To outline the measures of the methodology to be used, we must first understand the basic concepts of the study design. Within the body of this research, the independent variable will serve as the presence of teen dating abuse within the lives of the sample body. Not all students asked to participate within the context of the study will have had experience and exposure with teen dating violence. Therefore, such students will serve as a control group. That leaves the independent variable to be the presence of abusive relationships within the lives of teens that have been exposed to teen dating violence. Thus, the dependent variable will then constitute the measurable levels of depression and/or anxiety found within that sample body. This will be measured quantitatively through survey questions which ask the teens to rate their level of depressive and/or anxious feelings in a given number of situations and contexts which would be witnessed within their normal everyday lives.
Once survey questions are given, they will then be tested using hierarchal regression models. These models will help compute the level which teen dating violence exposures are associated with the psychological ramifications of depression and/or anxiety. In order to account for the different types of abuse within teen dating violence, the groups exposed to abuse will be further broken down during analysis into those experience emotional abuse, physical abuse, and both. Thus, we will present three basic regression models that should paint a clear picture of the correlation between depression and/or anxiety within the four populations of the study subject: those with no exposure, those with exposure to physical abuse in teen relationships, those with exposure to emotional abuse in teen relationships, and those who have been exposed to both physical and emotional abuse within the context of a teen romantic relationship. This presents the basic test for analysis, but this research must also follow up with re-test reliability. Students who have participated within the study will be asked to report back within one year for a follow up survey. This will then be analyzed in the same manner as the initial survey. Comparison of the two surveys given at different points of time will then show the progression of depression / anxiety and give information on its long lasting affects even after the end of the abusive romantic ten relationships.
There are a number of potential findings which could form the results of this research. One would be the proving the validity of the constructed hypothesis, which would prove a measurable correlation between abusive teen relationships and later subsequent feelings of depression and/or anxiety. This would go along with previous findings of research and help provide the case for strong intervention and prevention strategies to help teens avoid being involved in teen dating violence. However, there is also a possibility that the research will prove the null hypothesis and show that there is not a correlation between teen dating violence and depression/anxiety, and that the feelings of depression experienced by teens are largely emanating from another set of experiences all together. This would be the findings if there was a stronger correlation between depression within teens that have not been exposed to teen dating violence, or if the levels of depression between the control and experiment group were similar.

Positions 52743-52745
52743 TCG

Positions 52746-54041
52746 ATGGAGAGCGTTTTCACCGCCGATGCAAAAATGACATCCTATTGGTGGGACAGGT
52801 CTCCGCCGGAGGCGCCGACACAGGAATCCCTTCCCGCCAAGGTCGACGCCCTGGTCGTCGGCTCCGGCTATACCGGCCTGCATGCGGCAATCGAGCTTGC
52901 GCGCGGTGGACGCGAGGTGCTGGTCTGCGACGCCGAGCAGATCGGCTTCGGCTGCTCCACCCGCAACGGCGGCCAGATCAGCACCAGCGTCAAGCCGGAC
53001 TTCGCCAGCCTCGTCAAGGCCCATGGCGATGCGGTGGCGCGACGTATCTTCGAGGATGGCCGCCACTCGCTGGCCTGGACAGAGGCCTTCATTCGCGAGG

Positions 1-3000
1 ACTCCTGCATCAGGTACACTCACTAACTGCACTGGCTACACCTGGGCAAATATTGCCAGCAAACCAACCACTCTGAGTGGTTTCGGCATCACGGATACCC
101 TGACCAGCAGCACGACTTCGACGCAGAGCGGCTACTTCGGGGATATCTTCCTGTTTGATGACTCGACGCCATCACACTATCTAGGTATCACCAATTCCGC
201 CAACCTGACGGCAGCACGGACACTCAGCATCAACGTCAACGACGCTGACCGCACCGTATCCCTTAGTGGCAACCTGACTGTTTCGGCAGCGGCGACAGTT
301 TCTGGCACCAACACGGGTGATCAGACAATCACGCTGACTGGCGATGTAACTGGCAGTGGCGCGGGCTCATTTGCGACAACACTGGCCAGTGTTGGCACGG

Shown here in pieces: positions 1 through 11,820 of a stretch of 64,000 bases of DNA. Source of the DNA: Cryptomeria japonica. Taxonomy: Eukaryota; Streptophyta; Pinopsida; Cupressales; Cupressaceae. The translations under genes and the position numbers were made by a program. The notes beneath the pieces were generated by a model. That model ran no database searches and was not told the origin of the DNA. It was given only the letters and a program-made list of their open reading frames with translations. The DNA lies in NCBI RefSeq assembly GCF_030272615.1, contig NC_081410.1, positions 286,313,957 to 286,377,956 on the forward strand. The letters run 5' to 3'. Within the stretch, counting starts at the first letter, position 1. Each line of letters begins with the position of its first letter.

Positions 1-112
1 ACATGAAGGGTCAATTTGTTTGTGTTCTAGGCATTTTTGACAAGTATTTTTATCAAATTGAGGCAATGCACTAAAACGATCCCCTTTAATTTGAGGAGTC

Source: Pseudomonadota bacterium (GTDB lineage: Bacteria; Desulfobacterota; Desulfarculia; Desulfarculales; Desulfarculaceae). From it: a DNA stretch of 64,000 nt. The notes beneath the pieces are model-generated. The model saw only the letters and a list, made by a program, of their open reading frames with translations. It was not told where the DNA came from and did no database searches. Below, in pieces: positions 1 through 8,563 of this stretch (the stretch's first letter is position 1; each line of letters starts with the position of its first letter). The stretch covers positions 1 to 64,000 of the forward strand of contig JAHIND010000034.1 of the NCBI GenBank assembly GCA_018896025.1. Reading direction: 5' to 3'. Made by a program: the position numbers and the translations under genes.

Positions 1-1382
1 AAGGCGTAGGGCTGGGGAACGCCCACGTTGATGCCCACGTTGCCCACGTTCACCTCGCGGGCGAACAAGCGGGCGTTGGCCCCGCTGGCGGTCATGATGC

Regardless of the findings of this research, it is clear that initiatives should be undertaken by schools and policy makers to help teens avoid being exposed to abuse seen in teen dating violence. According to other research findings, “prevention and intervention efforts should be initiated early, preferably before entrance to high school,” (Howard et al. “Psychological factors associated with reports of physical dating violence among U.S. adolescents females” 2007:325). Prevention methods should then be focused directly t students before the enter high school. The findings of this specific research will no doubt give further understandings of the nature of teen dating violence and its affects on the teens that experience it. With more understanding comes stronger strategies for prevention, “As a greater understanding of the factors associated with dating violence is achieved, more effective prevention and intervention programs can be designed and implemented,” (James et al. 2000:459).
Holt, Melissa K. & Espelage, Dorothy L. (2005). Social support as a moderator between dating violence victimization and depression/anxiety among African-American and Caucasian adolescents. Psychology Review. 34(3):309-341.
Howard, Donna E.; Qi Wang, Min; & Yan, Fan. (2007). Psychological factors associated with reports of physical dating violence among U.S. adolescents females. Adolescence. 42(166):311-332.
Howard, Donna E.; Qi Wang, Min; & Yan, Fan. (2007). Prevalence and psychosocial correlates of forced sexual intercourse among U.S. high school adolescents. Adolescence. 42(168):629-641.
Jackson, Nicky Ali; Oates, Gisele Casanova. (1998). Violence in Intimate Relationships: Examining Sociological and Psychological Issues. Butterorth-Heinemann: Boston.
James. William H.; West, Carolyn; Deters, Karla Exrre; & Armijo, Eduardo. (2000). Youth dating violence. Adolescence. 35(139):455-462.
McKay, Alexander. (2002). Sex research update. The Canadian Journal of Human Sexuality. 11(2):109-128.